That said, none of these, as difficult as some have been, have ever triggered a crisis of faith. So, things that I don't understand, or can't find theological answers to, I park on the "Why?" in my study, while I wait for that day, when in Heaven, both I and my understanding will be perfected.

Q. Have you ever been angry with God? And, if so, why?

A. Yes is the honest answer. The time that comes instantly to mind was when my first little grandson, Kain, was born prematurely, but died aged just 12 days. God, for reasons best known to Himself, chose to take my grandson. At the time, a clergyman said that he hoped I was not angry with God. I replied: "If the God that I knew and loved was not big enough to take my anger, then He was not the God that I believed He was."

Q. Are you afraid to die? Or can you look beyond death?

A. I wholeheartedly believe that Jesus has gone to prepare a place for me and that He will come back and take me to be where He is. So, death itself holds no fear for me. I suppose it's the nature of that event that I might think about on occasion.

I've no personal worries about hell. However, I do worry about it for others and it breaks my heart to think of the many folk that I pass by on a daily basis who could end up there.

Q. Do you believe in the resurrection?

A. No resurrection means no faith. A correct understanding of the resurrection is actually the Christian hope and the basis for this new life experienced in the here and now. I'm very much looking forward to the day when, in Heaven, I receive that what I could never quite attain while here on Earth, the perfect body!

Q. What do you think about people of other denominations and other faiths?

A. I have been fortunate enough to meet folks from all walks of life, across the globe. I've found that, no matter what differences we may have, there's always common ground - if we are willing to enter into dialogue. I remember a lady from Uzbekistan, whom I met in a refugee camp in Russia. Having received a little bit of aid from me and my team, she simply touched her heart and then mine. I'll never forget the humbling feeling that action invoked.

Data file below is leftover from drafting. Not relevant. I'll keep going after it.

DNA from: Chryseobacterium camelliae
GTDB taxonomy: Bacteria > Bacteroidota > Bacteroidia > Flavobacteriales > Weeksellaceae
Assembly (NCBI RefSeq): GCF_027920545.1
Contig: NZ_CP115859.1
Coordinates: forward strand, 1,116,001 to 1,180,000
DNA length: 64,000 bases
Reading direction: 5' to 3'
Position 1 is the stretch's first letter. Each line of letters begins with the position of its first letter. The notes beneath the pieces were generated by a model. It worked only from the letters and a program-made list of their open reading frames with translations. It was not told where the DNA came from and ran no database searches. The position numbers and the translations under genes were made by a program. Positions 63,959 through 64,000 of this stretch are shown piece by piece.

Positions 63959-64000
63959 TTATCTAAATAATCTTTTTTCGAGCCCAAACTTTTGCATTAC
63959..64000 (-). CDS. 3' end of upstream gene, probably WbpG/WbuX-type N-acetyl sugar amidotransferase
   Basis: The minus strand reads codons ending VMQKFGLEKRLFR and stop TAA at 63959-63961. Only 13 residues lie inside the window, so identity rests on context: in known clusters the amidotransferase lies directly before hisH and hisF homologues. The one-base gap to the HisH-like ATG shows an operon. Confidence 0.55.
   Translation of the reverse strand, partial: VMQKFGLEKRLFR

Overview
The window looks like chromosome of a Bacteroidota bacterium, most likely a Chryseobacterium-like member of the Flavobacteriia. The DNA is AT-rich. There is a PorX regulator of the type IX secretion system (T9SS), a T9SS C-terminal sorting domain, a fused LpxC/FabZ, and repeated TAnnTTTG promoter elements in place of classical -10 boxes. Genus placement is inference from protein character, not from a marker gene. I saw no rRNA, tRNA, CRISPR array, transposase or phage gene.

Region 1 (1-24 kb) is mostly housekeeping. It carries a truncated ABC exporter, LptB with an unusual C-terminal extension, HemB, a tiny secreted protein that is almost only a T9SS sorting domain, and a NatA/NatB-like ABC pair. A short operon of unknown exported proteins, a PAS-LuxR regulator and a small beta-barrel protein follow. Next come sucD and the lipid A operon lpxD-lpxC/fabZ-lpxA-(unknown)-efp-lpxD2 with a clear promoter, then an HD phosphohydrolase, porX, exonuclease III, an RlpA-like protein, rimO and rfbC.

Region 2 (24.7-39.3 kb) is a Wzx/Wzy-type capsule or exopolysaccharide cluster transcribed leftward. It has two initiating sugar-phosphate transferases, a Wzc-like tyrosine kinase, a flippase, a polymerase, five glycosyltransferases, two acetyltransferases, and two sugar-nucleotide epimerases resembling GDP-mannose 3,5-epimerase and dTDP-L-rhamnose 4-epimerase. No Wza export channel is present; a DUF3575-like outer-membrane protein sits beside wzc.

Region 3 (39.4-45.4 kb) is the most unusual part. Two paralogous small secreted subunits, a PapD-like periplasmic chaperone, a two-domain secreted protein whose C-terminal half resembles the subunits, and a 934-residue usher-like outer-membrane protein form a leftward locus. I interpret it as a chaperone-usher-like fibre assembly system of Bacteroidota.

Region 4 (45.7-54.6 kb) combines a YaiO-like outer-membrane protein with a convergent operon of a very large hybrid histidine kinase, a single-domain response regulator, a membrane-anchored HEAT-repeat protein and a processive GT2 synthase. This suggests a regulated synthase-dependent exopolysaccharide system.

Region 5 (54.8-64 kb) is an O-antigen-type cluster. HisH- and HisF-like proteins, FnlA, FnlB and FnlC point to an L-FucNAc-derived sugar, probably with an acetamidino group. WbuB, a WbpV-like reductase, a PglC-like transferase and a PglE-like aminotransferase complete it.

Q. Do you think that the Churches here are fulfilling their mission?

A. This depends on how one evaluates success. Is it about having more bottoms on seats, or lots of church events? Is it believers growing and maturing in their faith and passing it on? Or is it having nice buildings? I wonder would Tertullian be able to say of us, "See how the Christians love one another". For, when we're not able to do that, we've nothing to take out into the world.

Q. Why are many people turning their back on organised religion?

A. A clue to the answer is the word "religion". When I read the Gospels, the groups of people whom Jesus seemed to constantly criticise were the "religious" ones. That reminds me of the lyrics of a song written by Brian Houston: "We don't need religion, but we could use the love of God."

Q. Has religion helped, or hindered, the people of Northern Ireland?

A. The Church has been the voice of hope, as well as offering help, support and comfort to many people, who've been caught up in both sides of the Troubles. Religion itself has become incredibly sectarian, politicised and, in some cases, destructive because what was once a faith issue has been hijacked by the extremists bringing division to communities who once lived and worked very happily together.

Q. What is your favourite film, book and music, and why?

A. My favourite film is One Flew Over The Cuckoo's Nest. It made me laugh a lot. My favourite book is Redeeming Love - a beautiful depiction of the Grace of God in a broken woman's life. My favourite music has to be Alison Krauss, the bluegrass and country singer. She sings some of our traditional hymns beautifully.

Q. Where do you feel closest to God?

A. Walking on the beach.

Q. What inscription would you like on your gravestone?

A. My friends tell me I say "but, anyway" an awful lot. So, I think: "She died, but anyway!"

Q. Have you any major regrets?

A. Only that I haven't seen Liverpool lift the Premier League trophy.

Belfast Telegraph